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Auto Accident Payment Recovery

Car accidents are stressful enough without having to deal with proving to the other driver’s car insurance company that you weren’t at fault and are due reimbursement or compensation for accident-related costs.

Continue reading to learn steps to take to simplify the process of getting compensation for your costs.

Initial Steps When Reporting an Incident

Generally, you won’t deal directly with the other driver involved in the car accident. You’ll handle matters with your car insurance company and/or the other driver’s car insurance company when reporting an incident and going through the reimbursement process.

In fact, the only time you should have to interact with the other driver is when you’re gathering important information at the accident scene, such as each other’s:

  • Names and addresses.
  • Car insurance information.

It’s also a good idea to gather the names of:

  • Any witnesses. Asking for statements can help, too.
  • Police officers, if applicable.

You’ll also want to collect evidence of:

  • Each vehicle’s location.
  • Damages to both vehicles.
  • Each vehicle’s license plate.

You can provide written descriptions, but photographs often prove more helpful.

NOTE: You might even be able to complete accident claim details at the accident scene using mobile smart phone apps.

Second—assuming you’re not at fault-—contact the other person’s auto insurance provider and file the report.* Each insurance company has its own filing process, so you’ll need to talk with an agent who can explain the filing and compensation process to you.

Keep these tips in mind as you work with the agent:

  • Don’t be surprised if the agent tries to prove that you were completely at fault.
    • It’s common for insurance agents to initially side with their policyholders and dispute your claims for compensation.
  • Stay in constant contact with the agent. Make sure the agent stays on top of your claim.
    • DON’T allow yourself to fall by the wayside. If you’ve collected the proper evidence, your case should be irrefutable. Losing contact with the claims adjuster could hurt you.

* If you’re unclear about fault, you can always file your claim with your own company, and they will work with the other driver’s insurer to determine fault and compensation.

The Role of Fault

The other driver’s car insurance claims adjuster will evaluate your claim and work to determine who was at fault.

It’s easier and quicker to file a claim and receive compensation when the car accident was clearly not your fault.

Remember: Collecting the proper information and evidence helps prove your innocence (see “Initial Steps When Reporting an Incident” above).

However, if the other driver and/or the driver’s insurance company tries to dispute your claim, you might have more work on your hands.

At this point, you can:

Remember to stay the course. Keep in contact with the claims adjuster and always provide everything he needs in a timely manner.

Reimbursement for Property Damage and Theft

Once your car insurance provider determines you weren’t at fault, the claims adjuster will begin evaluating property damage and theft reimbursement.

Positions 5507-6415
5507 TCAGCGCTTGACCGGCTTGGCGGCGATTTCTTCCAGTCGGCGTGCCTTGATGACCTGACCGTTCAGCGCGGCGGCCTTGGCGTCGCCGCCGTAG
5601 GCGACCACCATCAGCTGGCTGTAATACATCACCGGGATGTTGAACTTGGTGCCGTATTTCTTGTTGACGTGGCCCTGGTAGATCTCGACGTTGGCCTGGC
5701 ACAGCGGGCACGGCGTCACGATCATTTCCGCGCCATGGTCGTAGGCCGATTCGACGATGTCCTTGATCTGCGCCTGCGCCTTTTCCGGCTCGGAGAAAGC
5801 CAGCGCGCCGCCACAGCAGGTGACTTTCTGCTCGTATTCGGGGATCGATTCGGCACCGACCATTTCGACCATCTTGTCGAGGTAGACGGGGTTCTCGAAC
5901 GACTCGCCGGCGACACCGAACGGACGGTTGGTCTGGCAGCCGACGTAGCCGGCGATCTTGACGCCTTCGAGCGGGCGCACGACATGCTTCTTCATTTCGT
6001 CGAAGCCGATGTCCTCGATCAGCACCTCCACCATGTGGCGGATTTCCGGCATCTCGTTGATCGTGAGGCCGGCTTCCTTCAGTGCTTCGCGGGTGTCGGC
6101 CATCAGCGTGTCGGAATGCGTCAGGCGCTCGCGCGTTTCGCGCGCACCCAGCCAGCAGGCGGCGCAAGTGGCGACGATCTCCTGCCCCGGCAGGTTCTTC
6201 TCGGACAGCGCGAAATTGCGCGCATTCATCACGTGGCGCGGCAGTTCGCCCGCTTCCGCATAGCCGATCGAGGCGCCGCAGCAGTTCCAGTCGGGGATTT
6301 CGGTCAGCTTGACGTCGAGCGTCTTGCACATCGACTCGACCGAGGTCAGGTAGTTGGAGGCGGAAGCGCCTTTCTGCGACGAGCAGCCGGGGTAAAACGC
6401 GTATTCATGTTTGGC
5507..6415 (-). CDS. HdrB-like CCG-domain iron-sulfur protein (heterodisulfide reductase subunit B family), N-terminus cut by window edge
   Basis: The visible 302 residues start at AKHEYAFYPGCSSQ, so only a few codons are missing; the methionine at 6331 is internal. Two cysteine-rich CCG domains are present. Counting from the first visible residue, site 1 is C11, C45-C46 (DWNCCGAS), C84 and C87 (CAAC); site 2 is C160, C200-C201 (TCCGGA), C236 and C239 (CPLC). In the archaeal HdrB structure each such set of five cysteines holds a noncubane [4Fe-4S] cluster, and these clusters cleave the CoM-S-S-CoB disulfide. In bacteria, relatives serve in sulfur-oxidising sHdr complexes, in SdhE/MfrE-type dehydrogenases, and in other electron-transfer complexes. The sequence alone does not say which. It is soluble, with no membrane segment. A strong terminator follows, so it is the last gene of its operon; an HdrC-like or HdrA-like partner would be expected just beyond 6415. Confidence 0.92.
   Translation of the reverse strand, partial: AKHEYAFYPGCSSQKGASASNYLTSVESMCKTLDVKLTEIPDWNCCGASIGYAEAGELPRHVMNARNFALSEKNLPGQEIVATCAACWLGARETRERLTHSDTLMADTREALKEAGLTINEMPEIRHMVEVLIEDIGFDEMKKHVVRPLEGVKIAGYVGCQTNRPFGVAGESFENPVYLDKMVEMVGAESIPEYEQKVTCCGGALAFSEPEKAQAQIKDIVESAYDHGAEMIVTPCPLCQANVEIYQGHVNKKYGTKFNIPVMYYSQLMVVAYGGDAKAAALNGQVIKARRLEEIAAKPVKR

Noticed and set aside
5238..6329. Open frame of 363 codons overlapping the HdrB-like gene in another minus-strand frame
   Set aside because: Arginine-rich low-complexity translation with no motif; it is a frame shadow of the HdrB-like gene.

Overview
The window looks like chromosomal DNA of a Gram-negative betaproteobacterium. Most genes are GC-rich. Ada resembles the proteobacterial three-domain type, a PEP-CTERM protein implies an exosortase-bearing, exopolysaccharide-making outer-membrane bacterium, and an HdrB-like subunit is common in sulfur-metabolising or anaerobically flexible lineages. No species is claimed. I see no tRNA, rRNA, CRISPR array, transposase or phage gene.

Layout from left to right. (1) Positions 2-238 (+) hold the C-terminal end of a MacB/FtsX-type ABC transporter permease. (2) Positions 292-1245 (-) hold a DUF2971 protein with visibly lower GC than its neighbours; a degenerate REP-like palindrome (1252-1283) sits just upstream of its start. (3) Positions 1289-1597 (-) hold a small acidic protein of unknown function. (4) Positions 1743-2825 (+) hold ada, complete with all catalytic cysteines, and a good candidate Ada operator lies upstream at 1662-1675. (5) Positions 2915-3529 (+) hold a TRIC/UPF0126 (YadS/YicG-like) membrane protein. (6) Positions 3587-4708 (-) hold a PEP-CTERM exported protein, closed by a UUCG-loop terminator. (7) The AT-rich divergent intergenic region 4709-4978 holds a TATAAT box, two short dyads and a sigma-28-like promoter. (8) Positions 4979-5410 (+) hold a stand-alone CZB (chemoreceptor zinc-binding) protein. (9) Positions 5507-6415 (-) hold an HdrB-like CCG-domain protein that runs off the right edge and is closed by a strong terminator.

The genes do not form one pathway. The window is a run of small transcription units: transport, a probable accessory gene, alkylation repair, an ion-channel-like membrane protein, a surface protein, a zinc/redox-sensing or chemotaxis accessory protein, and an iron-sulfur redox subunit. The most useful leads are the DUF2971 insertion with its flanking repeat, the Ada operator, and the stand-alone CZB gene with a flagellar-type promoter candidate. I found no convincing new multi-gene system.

This is where all those photos (or, at the least, written documentation) come in handy.

Your documentation, along with the inspection of your vehicle, will help your claims adjuster determine compensation for your damages and loss.

Also, if you make repairs at any time during the claim, keep receipts and before-and-after pictures.

Diminished Value

Depending on the insurance company and your state, you might be covered for your vehicle’s diminished value. Overall, the idea is to indemnify you—that is, to make you whole by paying for your damages—after a loss.

Obviously, your car’s value diminishes after an accident. So, the claims adjuster will determine the value of your car and how much it will cost to repair it. While each car insurance company has its own process, the following sites are good starting points:

Don’t just accept the adjuster’s figures before talking to a qualified mechanic. A trained mechanic might see that it would actually cost more to repair your car.

Once you and the insurance company have come to a number you’re both comfortable with, you have to determine if your car is worth repairing. Your insurance company may actually declare your vehicle a total loss (see below).

Total Loss

Generally, car insurance companies label a vehicle a “total loss” when the cost to fix the vehicle to its pre-damaged state is more than the cost of the vehicle’s worth, or actual cash value (sometimes referred to as “fair market value”).

NOTE: During cases of theft, car insurance companies generally compensate you for the fair market value IF you have comprehensive coverage.

Reimbursement for Medical Costs

When you’re found to be NOT at fault, the other person’s car insurance policy pays for your medical costs; however, if the other person doesn’t have enough (or any) coverage—or the company refuses to pay—consider contacting a personal injury attorney.

NOTE: Situations such as this are when it pays to purchase your own uninsured and underinsured policies.


Depending on your situation and your insurance company, you might have to pay your insurance deductible before you’ll receive payment on your claim.

However, if you’re found not at fault, you might be able to get your deductible back through subrogation. Simply put, subrogation means your auto insurance company gets recovers the money it paid you on your claim from the other driver’s insurer (once it was determined you were not at fault).

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